Anti-Semitism, Anti-Zionism. A Change of Tone in Germany.
Israel-German relations has suffered over recent years by the utterances of the former Foreign Minister of Germany, Sigmar Gabriel. This Socialist politician constantly bated the Jewish State with references to apartheid.
As an example, while attending a meeting of Muslim migrants in December 2017, supposedly to counter the growing scourge of antisemitism in Germany which included the burning of Israeli flags by Muslims following the United States decision to officially recognize Jerusalem as the capital of the Jewish state, Gabriel told them of his visit to Hebron several years before which, he said, reminded him of “what was seen during apartheid.”
He did not say that in Hebron today it is the Jews are a heavily guarded minority and, in that town, those suffering from apartheid are the Jews who desire to live there because of their devotion to the profound Jewish heritage sites such as the Tomb of the Patriarchs, the burial place of the biblical Abraham.
When the forefather of the Jewish people bought a plot of land on which to bury his wife, Sarah, it was the first mention of Jewish legal possession of the land, a fact that is ignored by UNESCO, much of the Muslim world, and by the former German minister.
The Tomb itself was built by Herod, a Jewish king, in homage to the Jewish patriarchs and matriarchs. He built it centuries before Mohammad established the conquering faith of Islam. Also buried there are Isaac, Rebecca, and Leah as inscribed in the Old Testament, the Jewish Bible, written centuries before the Koran.
Gabriel, obsessed with the apartheid motif with which people like him attempt to cast a shadow of shame against Israel, called the Jewish state an “apartheid regime” back in 2012 and, with German arrogance, he did it during a visit to the Jewish state. He was not short of supporters for making such a statement on Israeli soil. Hamas praised him on its Twitter feed.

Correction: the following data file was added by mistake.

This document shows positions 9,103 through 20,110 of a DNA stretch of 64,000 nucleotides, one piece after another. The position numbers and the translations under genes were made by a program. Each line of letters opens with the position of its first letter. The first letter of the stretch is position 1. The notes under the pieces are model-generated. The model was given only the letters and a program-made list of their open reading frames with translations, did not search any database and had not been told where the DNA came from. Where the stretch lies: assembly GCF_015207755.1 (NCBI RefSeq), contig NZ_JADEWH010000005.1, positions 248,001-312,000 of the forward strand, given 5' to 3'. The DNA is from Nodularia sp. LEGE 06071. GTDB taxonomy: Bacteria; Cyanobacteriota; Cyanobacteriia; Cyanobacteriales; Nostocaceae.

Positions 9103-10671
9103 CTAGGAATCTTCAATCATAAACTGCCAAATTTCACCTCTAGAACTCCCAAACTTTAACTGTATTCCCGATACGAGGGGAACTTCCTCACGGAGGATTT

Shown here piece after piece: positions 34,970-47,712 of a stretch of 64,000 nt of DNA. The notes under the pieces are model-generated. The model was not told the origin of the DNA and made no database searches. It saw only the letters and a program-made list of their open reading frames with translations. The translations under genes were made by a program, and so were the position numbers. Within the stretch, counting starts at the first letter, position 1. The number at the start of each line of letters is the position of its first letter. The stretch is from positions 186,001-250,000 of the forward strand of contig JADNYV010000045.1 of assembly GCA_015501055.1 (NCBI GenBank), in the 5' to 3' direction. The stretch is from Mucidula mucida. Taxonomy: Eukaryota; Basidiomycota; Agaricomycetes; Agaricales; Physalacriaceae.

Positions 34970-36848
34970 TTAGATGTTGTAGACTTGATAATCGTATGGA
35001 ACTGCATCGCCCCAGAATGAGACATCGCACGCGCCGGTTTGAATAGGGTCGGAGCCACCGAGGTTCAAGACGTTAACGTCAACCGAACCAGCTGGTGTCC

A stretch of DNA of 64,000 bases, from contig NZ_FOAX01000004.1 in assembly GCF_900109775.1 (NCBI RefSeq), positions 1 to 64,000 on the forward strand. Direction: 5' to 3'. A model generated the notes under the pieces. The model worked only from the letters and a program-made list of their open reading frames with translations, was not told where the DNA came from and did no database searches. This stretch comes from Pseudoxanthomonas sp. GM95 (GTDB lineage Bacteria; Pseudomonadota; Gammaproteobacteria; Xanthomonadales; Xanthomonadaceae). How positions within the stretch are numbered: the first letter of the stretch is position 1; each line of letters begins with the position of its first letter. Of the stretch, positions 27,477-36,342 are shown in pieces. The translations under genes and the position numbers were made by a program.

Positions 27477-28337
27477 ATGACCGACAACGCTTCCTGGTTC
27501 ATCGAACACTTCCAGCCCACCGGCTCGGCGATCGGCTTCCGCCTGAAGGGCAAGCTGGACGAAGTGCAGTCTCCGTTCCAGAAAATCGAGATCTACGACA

But, with the new elections in Germany, the tone is changing with the promotion of Heiko Maas to the position of German Foreign Minister. Although from the same party as the offensive Gabriel, he recently departed from his predecessor’s anti-Israel rhetoric, by saying that he rejects labelling Israel as an “apartheid regime.” The German Foreign Ministry confirmed that “Foreign Minister Maas has never made such a statement and will also never do so in the future.” This is warmly welcomed by any clear thinking person. Past statements from important politicians such as Gabriel contributed nothing to the dialogue, or to peace. On the contrary, they added venom to the current poisonous atmosphere. This is a vital lesson that should be learned by other European foreign ministers.
As a timely and poignant reminder to these European politicians, Maas said that “I did not go into politics out of respect for Willy Brandt, the late Social democrat chancellor, or the peace movement. I went into politics because of Auschwitz.”
Experts on antisemitism view the comparison of Israel with the former apartheid regime in South Africa as a contemporary form of antisemitism.
At the recent 6th Forum on Global Antisemitism, I was fortunate in sharing a lunch table with Efraim Zuroff, the head of the Jerusalem office of the Simon Wiesenthal Center who said of Sigmar Gabriel, “by falsely claiming that Israel is an ‘apartheid state,’ he denies its democratic basis, which is a central tenant of Israeli statehood since its establishment, and he legitimizes unjust attacks on the Jewish state for sins committed on a regular basis by all its neighbors but not by Israel.”
The case of Hebron, where Arabs massacred Jews in the late 20s, and continue to kill them today, is an example of the hypocrisy of the apartheid falsehood.
Barry Shaw is the Senior Associate for Public Diplomacy at the Israel Institute for Strategic Studies. He is the author of the book ‘Fighting Hamas, BDS, and Antisemitism.’